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Dimitre Milkov, Mr. Rafael A Portillo, Mr. Plamen K Iossifov, and Mr. John Wakeman-Linn

directly affected. A decline in foreign direct investment, a sharp fall in domestic credit, or a contraction in the production of commodities that are labor intensive, such as timber—due to the overall decline in global demand—could all contribute to an increase in unemployment and a contraction in growth. 13. While the impact of the crisis on region-wide inflation will depend on a number of factors, there could be disinflationary pressures in 2009, stemming largely from easing food and fuel price pressures . Recent work has highlighted the role of CEMAC non

International Monetary Fund. Western Hemisphere Dept.
This 2019 Article IV Consultation explains that St. Lucia’s near-term growth prospects are favorable, supported by large infrastructure investment and robust tourist inflows. However, longer-term growth continues to be impeded by high public debt, lingering vulnerabilities in the financial system, and structural impediments to private investment. Diminishing policy buffers further weaken the country’s resilience to external shocks against the backdrop of aprecarious global outlook. Completion of long pending legislative initiatives, alongside stronger regional and domestic financial oversight, should provide banks with incentives to strengthen their balance sheets and increase the efficiency of financial intermediation. There is also a need to draw on supervisory and regulatory tools to respond to emerging risks from rising overseas investments of the banks and the rapid expansion of lending by credit unions. The authorities are recommended to should step up efforts to address the institutional, financing and capacity gaps in its climate and disaster response strategy. Supply-side reforms are needed to unlock potential growth by improving the business environment, reducing energy costs, enhancing labor productivity, and further diversifying the economy.
International Monetary Fund. Western Hemisphere Dept.

improvement in the current account. Unemployment has declined somewhat but remains high at 18 percent while inflation remained subdued as fuel price pressures subsided. Prudent fiscal policies and revenues from the citizenship-by-investment program (CIP) have helped stabilizing public debt as a share of GDP. The primary fiscal surplus rose to 2.1 percent of GDP in 2018 and is projected to be broadly balanced in 2019 due to a decline in CIP applications and increased public sector wages. Bank credit to the private sector shrank for a sixth consecutive year, reflecting more

International Monetary Fund

. Monetary and financial sector policies The monetary authorities responded well to the contraction in economic activity, and the Central Bank has taken crucial measures to bring down inflation levels. However, inflation in recent months was boosted by the first-round effects of the last July’s VAT rate increase, and continued food and fuel prices pressures. The Central Bank has paused its monetary policy easing and believes that further vigilance is needed to keep inflation expectations contained and stave off possible second-round inflationary effects from risks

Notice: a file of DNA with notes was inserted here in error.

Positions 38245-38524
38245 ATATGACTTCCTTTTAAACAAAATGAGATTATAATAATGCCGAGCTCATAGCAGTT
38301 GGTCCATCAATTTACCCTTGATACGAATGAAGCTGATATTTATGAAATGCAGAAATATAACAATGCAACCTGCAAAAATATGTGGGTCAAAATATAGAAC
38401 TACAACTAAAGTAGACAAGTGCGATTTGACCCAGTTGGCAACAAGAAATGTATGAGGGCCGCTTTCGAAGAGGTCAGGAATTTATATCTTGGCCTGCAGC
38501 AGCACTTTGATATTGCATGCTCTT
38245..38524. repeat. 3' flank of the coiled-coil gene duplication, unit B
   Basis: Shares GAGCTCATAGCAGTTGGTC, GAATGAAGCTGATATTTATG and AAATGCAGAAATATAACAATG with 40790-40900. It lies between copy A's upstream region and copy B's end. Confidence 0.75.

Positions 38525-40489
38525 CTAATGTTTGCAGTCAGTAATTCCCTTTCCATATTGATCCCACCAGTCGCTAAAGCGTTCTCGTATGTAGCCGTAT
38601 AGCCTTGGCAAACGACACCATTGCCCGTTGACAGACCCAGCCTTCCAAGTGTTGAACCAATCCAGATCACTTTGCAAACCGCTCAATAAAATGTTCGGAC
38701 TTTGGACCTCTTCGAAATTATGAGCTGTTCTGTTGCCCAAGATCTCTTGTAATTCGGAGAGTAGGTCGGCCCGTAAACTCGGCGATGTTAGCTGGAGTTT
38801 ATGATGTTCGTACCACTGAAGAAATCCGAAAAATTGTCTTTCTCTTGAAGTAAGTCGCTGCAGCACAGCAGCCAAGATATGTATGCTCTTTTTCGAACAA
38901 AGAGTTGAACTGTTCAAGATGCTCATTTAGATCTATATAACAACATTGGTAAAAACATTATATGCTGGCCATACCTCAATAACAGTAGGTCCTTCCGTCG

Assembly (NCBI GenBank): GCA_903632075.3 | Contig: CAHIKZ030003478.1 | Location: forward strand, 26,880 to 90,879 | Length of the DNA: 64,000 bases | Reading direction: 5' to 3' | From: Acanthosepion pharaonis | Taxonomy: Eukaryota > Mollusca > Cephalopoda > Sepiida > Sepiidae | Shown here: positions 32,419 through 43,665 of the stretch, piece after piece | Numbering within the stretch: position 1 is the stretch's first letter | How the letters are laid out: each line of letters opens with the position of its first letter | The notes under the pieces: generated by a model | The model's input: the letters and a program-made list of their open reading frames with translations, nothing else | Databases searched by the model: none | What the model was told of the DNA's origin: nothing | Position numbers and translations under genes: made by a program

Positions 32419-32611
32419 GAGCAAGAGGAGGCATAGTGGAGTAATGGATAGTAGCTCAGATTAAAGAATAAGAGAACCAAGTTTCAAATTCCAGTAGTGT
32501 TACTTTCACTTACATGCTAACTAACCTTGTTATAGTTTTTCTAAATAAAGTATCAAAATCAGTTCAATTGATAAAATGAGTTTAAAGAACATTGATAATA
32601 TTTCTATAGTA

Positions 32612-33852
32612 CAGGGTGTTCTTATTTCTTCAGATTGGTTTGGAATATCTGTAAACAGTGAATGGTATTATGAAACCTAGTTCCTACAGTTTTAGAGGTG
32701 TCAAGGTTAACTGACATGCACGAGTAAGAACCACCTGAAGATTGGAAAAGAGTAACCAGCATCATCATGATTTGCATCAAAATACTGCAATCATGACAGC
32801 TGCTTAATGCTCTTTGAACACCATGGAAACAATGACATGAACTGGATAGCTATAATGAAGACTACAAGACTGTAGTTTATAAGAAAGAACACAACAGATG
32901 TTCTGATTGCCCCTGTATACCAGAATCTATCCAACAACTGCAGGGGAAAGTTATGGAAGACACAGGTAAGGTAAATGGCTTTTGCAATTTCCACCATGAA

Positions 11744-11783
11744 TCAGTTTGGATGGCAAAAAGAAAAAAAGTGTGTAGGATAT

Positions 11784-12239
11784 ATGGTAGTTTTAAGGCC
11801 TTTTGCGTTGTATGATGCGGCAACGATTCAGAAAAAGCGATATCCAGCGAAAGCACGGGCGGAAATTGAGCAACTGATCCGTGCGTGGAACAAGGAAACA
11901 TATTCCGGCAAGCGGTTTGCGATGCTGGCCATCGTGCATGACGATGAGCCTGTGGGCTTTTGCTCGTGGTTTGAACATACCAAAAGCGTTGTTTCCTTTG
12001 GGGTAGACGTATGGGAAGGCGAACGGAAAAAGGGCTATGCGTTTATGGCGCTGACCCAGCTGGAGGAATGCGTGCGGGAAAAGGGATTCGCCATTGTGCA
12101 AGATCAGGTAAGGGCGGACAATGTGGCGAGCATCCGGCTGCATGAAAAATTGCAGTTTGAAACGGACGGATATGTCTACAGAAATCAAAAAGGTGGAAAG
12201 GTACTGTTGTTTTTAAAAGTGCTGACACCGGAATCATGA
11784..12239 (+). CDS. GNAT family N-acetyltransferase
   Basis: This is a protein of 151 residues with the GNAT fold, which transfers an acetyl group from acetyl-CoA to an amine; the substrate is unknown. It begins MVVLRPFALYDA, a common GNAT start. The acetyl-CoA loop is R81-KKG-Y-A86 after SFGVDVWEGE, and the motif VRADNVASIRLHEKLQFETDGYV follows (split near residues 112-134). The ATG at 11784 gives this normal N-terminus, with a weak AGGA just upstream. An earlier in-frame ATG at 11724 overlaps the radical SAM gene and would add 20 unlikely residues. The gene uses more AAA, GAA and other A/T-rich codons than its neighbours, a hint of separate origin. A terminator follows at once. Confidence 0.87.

International Monetary Fund. Asia and Pacific Dept

/y) in May 2012—reflecting lower food and fuel price pressures, policy tightening, and favorable base effects. The fiscal deficit declined further in 2011 to reach the pre-global financial crisis average. Credit growth, however, has again picked up to over 40 percent (y/y) in the first four months of 2012, reversing positive progress towards maintaining financial stability in 2011. The current account deficit has widened and gross international reserves declined by US$50 million to US$677 million at end-2011, covering about two months of prospective nonresource imports

International Monetary Fund

-round effects of last July’s VAT rate increase, and continued food and fuel price pressures. Moreover, further expected hikes in administered prices will make it difficult to meet the Central Bank’s 2011 inflation target. We expect inflation to peak at 8.5 percent in mid-year, before gradually declining to slightly above 5 percent by the end of the year. The authorities will shift monetary policy to a tightening bias and take action as needed to ensure the 2012 inflation target is met. The Central Bank will continue to improve liquidity management, and will remain alert to

Mr. Thomas Helbling, Ms. Valerie A Mercer-Blackman, and Mr. Kevin C Cheng

acute in the case of oil, where capacity growth in response to persistently higher prices has been disappointing in recent years (see Chart 3 ). And, as the pessimistic prospects for capacity growth have seemed more certain, these expectations have further fueled price pressures. This was particularly the case in 2007. Key handicaps have been the declining average size of fields and the technological challenges involved in the increasing reliance on exploiting nonconventional fields (for example, deep sea fields or oil sands). These supply rigidities, together with